Tips on Raising Your FICO Score for Home Buying
You might think that the home buying process starts with getting pre-approved for a loan or with choosing a real estate agent. The content of your wallet begins the home buying process. Saving your money for a down payment is great, but if you lack an acceptable credit score to back it up, you could find yourself renting longer than you expected in Denton County, Texas until your FICO score is acceptable.
The Fair Isaac Company bases your FICO score on the summary of your complete credit history. The score ranges from 300 to 850, with most people traditionally having a score of 600. Even though more people these days are experiencing job loss and delinquent credit cards, FICO scores aren't necessarily adjusted "on a curve." A low score is just that and often means you can't get credit. Some of the pieces in summing up your FICO score are:
- Payment History — How many months do you make late payments?
- Credit to Debt Ratio — How much do you owe versus your available credit?
- Credit Inquiries — How many times has your credit history been accessed by someone other than you?
- Types of Credit — Do you have a healthy mix of loans and credit cards?
In reviewing your credit history, you'll find that you actually have three reports. Experian, Equifax and TransUnion — three of the major credit reporting agencies — use a slightly different systems to calculate your credit rating. FICO is used by Experian. Equifax's model is called BEACON and TransUnion uses EMPIRICA. This means you have three scores, one for each scoring model.
Lenders want to be positive that allowing you a loan is a safe move. Your FICO score gives lenders an insight into what type of borrower you'll be solely because of your credit history. You'll need a score of at least 700 to get a satisfactory interest rate. You'll still get approved for a loan with a lower score, but the interest paid over time could be more than double that of an individual having a higher credit score.
Getting your credit in order is the best way to ease into owning a home. Call us at (817) 675-7700 and we can help you get on the right track to the home of your dreams.
How do you obtain a better score? Building your FICO score takes time. It can be difficult to make a significant stride change in your FICO score with small changes, but your score can improve in a year by keeping tabs your credit report and by wisely using credit. The most important thing is to know your FICO score. Here are some ways you can improve your credit score:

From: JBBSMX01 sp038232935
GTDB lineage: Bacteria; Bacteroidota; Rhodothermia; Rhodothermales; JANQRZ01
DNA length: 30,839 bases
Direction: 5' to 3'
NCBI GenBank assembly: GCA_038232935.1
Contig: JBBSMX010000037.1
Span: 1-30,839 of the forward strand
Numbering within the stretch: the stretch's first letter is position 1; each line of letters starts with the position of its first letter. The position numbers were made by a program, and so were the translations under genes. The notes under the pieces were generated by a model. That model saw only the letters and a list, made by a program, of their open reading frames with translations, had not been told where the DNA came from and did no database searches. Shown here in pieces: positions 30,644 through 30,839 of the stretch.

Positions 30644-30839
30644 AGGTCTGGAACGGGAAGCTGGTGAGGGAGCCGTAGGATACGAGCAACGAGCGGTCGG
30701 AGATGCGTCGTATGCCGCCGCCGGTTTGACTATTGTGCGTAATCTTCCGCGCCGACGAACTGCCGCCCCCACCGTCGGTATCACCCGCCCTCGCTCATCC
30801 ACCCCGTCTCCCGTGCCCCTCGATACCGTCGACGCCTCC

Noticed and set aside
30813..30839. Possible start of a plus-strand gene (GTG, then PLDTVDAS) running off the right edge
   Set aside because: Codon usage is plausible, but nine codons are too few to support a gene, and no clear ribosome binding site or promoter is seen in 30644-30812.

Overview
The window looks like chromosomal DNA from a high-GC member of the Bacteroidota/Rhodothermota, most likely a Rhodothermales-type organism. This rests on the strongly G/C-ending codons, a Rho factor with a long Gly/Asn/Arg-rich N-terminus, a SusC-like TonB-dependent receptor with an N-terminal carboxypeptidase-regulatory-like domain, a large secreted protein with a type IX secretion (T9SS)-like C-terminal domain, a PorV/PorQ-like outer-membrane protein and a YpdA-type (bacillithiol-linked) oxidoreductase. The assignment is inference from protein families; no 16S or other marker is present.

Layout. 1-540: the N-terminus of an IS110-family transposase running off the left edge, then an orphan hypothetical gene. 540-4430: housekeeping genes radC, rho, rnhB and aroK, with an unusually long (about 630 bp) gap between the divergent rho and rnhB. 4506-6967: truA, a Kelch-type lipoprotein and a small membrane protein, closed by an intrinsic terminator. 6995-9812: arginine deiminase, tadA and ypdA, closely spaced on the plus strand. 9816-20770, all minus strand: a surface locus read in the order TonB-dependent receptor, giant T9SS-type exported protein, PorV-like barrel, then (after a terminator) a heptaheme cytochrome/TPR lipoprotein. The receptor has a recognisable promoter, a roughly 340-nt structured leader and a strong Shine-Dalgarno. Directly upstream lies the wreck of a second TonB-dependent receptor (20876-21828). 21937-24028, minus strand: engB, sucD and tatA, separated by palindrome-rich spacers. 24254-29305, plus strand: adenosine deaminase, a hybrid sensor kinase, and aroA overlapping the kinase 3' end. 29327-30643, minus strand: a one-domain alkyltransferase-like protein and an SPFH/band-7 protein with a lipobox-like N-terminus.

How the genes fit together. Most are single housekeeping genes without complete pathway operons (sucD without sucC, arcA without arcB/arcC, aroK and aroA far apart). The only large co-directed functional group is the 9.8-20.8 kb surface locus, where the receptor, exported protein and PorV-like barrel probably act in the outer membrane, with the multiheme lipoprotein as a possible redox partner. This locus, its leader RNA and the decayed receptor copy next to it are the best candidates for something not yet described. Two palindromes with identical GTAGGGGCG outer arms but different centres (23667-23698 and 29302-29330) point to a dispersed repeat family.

- Pay on time. Your credit score plummets with each account that goes to collections. It's one of the reasons people who have recently experienced job loss see the biggest hit in their credit score. Yes, it takes longer to rebuild your credit with payment history, but it's the surest way to prove that you're able to make payments to a lender.
- Correct your credit report. If you find incorrect items on your credit report, write to the bureau requesting that the item be removed. If you have a common name or the same name as a family member, you'll want to give extra care to make sure the activity reported is correct.
- Even out your debt. At first, this doesn't sound like a good idea. But, you want to avoid of having one card that is at the limit and have the rest of your cards at a zero balance. It's better to have each of your cards at a smaller balance than to have the most of your debt transferred to one card.
- Retail cards and gas station cards. For those who have no credit or low credit, store credit cards and gas credit cards are ways to establish your credit history, increase your credit limits and stay on top of your payments, which will raise your FICO score. You must always avoid charging a high balance for too long because these types of cards normally have a steeper interest rate.
- Keep your cards in rotation. Whether you're just getting started with credit, or if you've got older cards, use your cards to make sure your accounts stay active. But, make sure you pay them off in no more than two or three payments.
Knowing the ways you can raise your FICO score, you're one step closer to becoming a homeowner. Remember that when you're ready to apply for a loan to purchase a house, you'll want to keep your lender applications within a two-week window to avoid adverse effects on your credit score. With the help of 2mac Real Estate Group, the loan process can be a stress-free experience so you, too, can achieve home ownership.
Learn more about FICO scores at myFICO.com, Fair Isaac's informational site and once per year, for free, you can review all three of your credit reports at annualcreditreport.com. And, for a small payment, you can get your FICO score from each bureau on their websites: equifax.com, experian.com and transunion.com.